I talked at length earlier this week about how Netflix continues to shoot itself in the foot, and this latest revelation — that it’s in talks to bring the canceled “Terra Nova” to its service — is no exception.
Netflix’s biggest problem right now is not the price increase and an attempt to spin off its DVD-by-Mail service that so catastrophically sunk its stock price last year, Netflix’s problem is that they are going the wrong way. The world is moving away from bundled cable programming and its $100 monthly subscription cost — complete with 75 channels we don’t want or need — and toward services like what we want from Netflix: A la carte options for television and movies. Unfortunately, Netflix wants to be the next HBO. It wants to be another cable channel. It wants to be another option on your cable box.
In fact, Netflix CEO Reed Hastings envisions a future in which Netflix is 40 percent original programming; Hastings isn’t worried about losing the “movies and TV shows that people signed up to Netflix to watch in the first place.” The problem here is two-fold: While many of us are excited that Netflix will be bringing new episodes of “Arrested Development” to its service, we’re less excited about its slate of other original programs (I have not seen “House of Cards” or “Lilyhammer,” but there hasn’t exactly been a lot of buzz around those shows).
If you take cable into account, there actually is plenty of great original programming to fill up our hours already. We don’t want to watch a bunch of new shows on Netflix, we want to watch FX, Showtime, HBO, and AMC shows on Netflix. By moving away from that model, Netflix will necessarily limit our choices again. We want to cut the cable cord. We want one place to get all of our television viewing needs; we don’t want to be forced to keep cable AND subscribe to Netflix so that we can get their new programming as well. A move like this doesn’t make television cheaper, it makes it more expensive: Now, to see everything, we have to subscribe to cable, Netflix, and Hulu (which is rolling out its own original programming, as well), and supplement that with iTunes and YouTube downloads. Netflix was supposed to combine all of that into one service, not add on to our woes.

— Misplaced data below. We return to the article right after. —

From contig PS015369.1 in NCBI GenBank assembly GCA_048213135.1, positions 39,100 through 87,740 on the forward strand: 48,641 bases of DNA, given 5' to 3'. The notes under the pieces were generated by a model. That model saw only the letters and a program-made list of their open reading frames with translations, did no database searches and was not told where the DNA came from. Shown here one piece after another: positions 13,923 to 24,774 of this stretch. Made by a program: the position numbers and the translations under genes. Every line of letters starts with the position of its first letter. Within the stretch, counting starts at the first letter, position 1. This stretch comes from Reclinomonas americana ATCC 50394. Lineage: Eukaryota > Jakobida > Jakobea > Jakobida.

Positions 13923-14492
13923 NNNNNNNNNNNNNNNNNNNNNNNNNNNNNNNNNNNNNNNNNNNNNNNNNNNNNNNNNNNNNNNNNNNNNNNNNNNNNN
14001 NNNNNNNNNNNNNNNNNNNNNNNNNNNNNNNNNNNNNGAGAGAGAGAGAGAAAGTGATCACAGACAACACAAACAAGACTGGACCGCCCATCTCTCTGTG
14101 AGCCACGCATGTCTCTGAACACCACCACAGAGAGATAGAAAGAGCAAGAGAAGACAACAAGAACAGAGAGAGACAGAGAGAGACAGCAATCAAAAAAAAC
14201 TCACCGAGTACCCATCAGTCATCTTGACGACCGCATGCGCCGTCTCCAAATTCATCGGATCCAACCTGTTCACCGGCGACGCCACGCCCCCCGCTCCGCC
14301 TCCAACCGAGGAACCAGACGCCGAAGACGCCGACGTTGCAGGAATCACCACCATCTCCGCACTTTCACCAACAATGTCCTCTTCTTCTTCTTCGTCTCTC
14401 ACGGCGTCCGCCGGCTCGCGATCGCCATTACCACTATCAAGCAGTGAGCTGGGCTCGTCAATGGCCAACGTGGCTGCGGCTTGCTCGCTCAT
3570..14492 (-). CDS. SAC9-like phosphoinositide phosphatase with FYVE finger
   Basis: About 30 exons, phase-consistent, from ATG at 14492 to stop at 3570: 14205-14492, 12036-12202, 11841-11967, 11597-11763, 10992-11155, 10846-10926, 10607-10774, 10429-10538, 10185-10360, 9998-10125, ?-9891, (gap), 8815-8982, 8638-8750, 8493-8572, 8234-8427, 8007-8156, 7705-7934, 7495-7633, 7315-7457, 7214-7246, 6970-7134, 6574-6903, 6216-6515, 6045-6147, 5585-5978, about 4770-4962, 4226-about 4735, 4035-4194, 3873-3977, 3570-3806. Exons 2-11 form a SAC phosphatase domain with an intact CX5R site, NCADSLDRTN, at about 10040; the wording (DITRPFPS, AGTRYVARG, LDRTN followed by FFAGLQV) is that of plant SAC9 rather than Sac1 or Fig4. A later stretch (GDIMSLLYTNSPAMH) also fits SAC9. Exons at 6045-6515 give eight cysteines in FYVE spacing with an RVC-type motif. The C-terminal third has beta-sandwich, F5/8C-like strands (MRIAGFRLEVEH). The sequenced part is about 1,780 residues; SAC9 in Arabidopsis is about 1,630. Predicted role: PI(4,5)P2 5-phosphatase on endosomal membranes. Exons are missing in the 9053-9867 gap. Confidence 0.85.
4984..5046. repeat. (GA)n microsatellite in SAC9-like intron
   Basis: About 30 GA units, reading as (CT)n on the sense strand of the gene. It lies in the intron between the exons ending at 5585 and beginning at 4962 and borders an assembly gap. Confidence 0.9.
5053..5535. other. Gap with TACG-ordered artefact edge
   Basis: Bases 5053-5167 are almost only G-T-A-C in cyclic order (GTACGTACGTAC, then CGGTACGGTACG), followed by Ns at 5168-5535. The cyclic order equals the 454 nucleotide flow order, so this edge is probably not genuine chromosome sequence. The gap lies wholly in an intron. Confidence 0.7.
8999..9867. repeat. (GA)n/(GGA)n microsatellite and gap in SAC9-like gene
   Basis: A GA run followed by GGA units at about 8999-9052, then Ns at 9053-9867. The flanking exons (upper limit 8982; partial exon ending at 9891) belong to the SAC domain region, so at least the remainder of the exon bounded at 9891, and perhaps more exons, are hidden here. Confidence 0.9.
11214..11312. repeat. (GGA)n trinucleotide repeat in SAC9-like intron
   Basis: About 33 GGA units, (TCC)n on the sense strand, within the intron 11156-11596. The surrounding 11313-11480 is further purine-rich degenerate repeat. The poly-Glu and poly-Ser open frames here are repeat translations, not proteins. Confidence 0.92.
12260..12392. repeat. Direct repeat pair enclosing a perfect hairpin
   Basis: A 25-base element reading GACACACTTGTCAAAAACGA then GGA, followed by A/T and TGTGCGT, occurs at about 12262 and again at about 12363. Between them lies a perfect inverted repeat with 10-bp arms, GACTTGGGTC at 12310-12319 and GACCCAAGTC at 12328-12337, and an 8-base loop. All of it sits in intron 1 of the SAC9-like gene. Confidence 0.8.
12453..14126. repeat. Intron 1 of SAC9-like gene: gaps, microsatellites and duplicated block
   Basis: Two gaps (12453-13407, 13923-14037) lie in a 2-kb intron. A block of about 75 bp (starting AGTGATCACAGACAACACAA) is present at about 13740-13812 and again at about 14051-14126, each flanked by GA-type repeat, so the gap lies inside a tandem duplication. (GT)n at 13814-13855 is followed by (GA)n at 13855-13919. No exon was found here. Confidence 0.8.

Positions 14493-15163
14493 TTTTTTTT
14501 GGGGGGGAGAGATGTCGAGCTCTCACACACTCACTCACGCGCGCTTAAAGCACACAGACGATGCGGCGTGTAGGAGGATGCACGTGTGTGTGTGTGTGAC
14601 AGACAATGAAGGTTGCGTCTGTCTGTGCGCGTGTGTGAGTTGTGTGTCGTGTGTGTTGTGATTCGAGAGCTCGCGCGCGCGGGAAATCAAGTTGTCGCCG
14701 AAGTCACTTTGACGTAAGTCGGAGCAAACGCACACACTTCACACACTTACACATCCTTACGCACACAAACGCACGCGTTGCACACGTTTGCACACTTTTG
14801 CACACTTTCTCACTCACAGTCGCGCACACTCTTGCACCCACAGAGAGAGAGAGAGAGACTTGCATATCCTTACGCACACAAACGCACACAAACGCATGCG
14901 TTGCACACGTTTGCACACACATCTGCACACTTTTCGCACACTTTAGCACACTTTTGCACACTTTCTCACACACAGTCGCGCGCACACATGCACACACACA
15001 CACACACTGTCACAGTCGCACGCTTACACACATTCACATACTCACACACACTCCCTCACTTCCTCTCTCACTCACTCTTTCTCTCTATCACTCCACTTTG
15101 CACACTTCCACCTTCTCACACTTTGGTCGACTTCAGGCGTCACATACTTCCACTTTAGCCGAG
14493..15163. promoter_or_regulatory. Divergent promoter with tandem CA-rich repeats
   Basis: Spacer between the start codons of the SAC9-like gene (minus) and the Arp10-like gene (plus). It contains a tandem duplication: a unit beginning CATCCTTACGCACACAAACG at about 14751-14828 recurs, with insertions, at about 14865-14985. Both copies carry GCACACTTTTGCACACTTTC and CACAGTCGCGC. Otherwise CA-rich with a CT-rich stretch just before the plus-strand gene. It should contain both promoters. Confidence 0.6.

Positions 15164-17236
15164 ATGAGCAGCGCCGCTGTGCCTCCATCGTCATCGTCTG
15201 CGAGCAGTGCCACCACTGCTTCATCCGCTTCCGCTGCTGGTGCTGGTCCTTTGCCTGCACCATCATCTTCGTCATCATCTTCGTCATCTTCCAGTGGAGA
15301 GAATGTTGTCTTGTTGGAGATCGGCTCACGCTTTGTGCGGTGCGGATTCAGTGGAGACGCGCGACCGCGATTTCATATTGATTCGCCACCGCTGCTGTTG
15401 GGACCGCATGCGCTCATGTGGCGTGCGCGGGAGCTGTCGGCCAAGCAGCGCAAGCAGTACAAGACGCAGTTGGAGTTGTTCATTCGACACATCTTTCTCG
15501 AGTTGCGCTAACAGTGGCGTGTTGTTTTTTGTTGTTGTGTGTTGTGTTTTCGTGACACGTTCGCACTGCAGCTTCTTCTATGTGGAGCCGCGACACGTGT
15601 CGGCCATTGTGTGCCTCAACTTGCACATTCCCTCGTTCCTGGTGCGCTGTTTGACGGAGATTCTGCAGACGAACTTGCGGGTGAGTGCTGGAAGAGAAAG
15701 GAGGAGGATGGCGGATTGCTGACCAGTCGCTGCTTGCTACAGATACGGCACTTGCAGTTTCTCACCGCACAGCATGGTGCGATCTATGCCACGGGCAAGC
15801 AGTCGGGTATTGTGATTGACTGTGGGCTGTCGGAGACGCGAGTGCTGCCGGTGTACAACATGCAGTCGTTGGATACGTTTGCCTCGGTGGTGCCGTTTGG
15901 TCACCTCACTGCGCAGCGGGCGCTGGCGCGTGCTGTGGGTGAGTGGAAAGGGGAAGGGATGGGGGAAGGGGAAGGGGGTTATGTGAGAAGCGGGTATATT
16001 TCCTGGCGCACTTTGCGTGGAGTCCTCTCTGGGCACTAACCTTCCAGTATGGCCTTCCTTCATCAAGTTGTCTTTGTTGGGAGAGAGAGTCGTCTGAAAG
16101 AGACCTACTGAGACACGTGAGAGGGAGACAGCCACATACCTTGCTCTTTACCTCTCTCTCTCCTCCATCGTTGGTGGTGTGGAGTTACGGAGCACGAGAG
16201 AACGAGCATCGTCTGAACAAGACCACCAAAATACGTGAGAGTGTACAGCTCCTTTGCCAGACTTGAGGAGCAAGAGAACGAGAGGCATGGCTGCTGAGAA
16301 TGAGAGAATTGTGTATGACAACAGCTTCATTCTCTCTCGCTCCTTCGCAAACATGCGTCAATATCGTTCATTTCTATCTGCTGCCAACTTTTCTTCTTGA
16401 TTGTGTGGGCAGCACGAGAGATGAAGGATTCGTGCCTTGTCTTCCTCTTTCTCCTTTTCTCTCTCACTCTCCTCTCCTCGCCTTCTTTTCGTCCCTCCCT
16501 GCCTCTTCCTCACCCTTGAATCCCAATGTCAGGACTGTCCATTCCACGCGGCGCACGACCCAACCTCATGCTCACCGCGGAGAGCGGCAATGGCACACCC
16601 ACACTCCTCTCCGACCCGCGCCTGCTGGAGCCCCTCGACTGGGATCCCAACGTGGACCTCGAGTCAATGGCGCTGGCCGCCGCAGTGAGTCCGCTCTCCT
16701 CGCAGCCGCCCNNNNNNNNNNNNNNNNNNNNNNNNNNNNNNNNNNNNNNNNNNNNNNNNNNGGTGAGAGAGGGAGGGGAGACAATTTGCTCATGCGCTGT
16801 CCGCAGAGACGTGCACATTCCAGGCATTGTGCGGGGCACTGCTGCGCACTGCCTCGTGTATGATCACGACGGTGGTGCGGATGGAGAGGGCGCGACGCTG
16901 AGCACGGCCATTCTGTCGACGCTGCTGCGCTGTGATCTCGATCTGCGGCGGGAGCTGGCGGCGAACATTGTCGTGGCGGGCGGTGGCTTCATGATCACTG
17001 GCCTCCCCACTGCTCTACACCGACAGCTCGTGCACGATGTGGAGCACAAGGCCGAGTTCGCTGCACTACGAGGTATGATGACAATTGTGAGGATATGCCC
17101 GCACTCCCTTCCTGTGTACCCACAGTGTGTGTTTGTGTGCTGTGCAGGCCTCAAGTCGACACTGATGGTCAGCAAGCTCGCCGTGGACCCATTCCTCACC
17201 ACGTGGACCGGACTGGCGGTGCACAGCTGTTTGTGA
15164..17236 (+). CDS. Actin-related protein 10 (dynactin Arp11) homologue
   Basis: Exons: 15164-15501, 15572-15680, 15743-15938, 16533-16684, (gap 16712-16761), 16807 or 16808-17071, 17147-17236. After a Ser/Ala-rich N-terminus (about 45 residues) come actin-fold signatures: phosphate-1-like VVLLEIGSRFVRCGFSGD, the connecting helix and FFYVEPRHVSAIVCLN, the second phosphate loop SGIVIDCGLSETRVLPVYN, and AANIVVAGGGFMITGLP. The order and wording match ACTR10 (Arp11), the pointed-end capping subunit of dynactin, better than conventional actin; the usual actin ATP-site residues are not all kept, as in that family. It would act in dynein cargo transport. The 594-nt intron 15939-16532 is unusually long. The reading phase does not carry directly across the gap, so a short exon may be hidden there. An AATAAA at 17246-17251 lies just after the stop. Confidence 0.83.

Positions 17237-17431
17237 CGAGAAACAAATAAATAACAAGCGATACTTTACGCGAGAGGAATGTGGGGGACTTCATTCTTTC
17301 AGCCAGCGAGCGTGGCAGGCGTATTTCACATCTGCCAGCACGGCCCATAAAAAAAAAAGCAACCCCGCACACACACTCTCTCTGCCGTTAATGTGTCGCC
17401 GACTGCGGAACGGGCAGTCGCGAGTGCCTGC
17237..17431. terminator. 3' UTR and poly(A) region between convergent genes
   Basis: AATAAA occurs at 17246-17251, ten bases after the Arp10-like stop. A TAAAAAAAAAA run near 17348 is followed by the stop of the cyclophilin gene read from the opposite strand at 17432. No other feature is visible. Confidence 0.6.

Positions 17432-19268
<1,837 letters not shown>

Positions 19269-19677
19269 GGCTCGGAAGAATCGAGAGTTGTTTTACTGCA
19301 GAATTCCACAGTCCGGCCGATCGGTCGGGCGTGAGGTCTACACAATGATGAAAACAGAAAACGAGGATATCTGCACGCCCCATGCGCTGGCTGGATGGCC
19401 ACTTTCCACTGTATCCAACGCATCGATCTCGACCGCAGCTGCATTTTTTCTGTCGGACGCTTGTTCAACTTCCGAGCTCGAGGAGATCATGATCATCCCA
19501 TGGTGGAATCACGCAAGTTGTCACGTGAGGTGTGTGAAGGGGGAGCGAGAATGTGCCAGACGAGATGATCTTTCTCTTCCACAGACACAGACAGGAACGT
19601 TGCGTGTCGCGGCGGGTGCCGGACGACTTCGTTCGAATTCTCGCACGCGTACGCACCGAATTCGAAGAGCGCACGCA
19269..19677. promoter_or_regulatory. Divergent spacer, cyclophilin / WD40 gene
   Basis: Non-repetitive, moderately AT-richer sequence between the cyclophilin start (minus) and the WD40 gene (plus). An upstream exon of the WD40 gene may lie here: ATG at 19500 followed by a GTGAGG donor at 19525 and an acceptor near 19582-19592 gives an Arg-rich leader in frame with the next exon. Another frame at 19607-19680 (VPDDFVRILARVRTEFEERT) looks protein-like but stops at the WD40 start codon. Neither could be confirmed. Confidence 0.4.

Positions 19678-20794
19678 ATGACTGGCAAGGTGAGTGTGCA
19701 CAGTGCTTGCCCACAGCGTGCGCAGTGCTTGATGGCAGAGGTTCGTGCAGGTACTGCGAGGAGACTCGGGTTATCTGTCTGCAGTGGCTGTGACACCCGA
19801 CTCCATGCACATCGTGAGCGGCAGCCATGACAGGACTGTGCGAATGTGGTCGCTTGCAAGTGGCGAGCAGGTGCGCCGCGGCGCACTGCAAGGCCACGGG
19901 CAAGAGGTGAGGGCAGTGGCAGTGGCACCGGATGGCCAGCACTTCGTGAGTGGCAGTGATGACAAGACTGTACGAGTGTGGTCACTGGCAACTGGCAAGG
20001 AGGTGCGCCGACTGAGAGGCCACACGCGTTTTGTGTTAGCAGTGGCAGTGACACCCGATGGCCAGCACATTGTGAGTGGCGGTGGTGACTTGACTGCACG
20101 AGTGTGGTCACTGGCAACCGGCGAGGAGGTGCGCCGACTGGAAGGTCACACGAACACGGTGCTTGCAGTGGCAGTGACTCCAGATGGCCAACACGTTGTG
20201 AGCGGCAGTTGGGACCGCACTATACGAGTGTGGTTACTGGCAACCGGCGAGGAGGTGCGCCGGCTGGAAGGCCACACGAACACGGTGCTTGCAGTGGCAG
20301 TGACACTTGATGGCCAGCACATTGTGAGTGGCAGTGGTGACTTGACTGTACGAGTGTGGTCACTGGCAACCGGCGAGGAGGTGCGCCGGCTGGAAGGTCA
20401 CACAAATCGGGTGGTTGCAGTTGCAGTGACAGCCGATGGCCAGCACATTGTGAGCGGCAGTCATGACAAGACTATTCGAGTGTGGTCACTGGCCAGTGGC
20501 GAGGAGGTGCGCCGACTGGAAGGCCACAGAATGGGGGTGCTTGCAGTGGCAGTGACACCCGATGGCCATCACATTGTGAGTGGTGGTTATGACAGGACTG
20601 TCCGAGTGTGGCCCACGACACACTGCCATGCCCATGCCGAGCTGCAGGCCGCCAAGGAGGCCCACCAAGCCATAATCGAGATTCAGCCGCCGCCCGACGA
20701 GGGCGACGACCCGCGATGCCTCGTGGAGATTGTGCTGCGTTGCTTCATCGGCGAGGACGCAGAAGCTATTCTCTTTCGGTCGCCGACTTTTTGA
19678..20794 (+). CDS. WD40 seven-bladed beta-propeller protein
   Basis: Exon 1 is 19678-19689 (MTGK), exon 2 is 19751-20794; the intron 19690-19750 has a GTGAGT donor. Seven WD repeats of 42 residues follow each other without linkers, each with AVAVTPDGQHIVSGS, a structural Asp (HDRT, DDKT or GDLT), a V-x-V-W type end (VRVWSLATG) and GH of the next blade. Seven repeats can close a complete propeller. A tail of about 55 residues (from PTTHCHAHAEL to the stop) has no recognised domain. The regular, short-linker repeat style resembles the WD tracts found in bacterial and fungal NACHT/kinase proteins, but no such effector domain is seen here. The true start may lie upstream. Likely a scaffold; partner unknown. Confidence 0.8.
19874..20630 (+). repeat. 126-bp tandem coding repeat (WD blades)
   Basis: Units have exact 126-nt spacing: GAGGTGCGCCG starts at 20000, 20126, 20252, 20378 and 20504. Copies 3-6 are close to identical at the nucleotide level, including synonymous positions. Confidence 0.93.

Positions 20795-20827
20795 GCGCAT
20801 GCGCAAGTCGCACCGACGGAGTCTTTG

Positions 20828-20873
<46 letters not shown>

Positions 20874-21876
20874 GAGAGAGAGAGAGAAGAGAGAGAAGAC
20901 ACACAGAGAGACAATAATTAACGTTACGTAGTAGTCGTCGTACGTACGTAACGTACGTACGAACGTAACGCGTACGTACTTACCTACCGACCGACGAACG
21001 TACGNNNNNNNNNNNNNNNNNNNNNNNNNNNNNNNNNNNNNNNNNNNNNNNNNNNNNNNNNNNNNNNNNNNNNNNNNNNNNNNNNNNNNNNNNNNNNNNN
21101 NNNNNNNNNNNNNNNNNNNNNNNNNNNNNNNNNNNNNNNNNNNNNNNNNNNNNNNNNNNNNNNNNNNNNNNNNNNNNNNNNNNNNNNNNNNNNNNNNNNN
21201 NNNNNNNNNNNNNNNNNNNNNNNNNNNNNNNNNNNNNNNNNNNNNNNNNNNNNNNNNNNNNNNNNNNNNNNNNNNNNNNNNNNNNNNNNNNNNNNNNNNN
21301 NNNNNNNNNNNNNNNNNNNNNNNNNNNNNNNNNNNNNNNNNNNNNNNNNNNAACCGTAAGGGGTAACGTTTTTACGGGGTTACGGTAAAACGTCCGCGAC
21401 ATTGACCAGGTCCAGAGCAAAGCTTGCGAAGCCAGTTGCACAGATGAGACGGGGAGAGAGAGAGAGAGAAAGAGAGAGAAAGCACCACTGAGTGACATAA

I understand the strategy. Netflix is at the whim of other networks right now; to succeed, it has to pay out the nose to license shows from HBO, Showtime, FX, and AMC. Maybe that model is not sustainable. But by moving toward original programming, the consumers are at the whim of whoever chooses Netflix programming. I don’t want to pay $10 a month to be at the mercy of a guy who chooses to waste part of my subscription fees to pick up “Terra Nova.” I want to pay $10 to watch anything I might have missed elsewhere. Netflix’s competitive advantage is its selection, but the good options on its streaming service, Instant Netflix, are already dwindling. They shouldn’t be shelling out money for new programming — which then needs to be marketed and advertised — when they could be licensing established programming that has its own word-of-mouth audiences.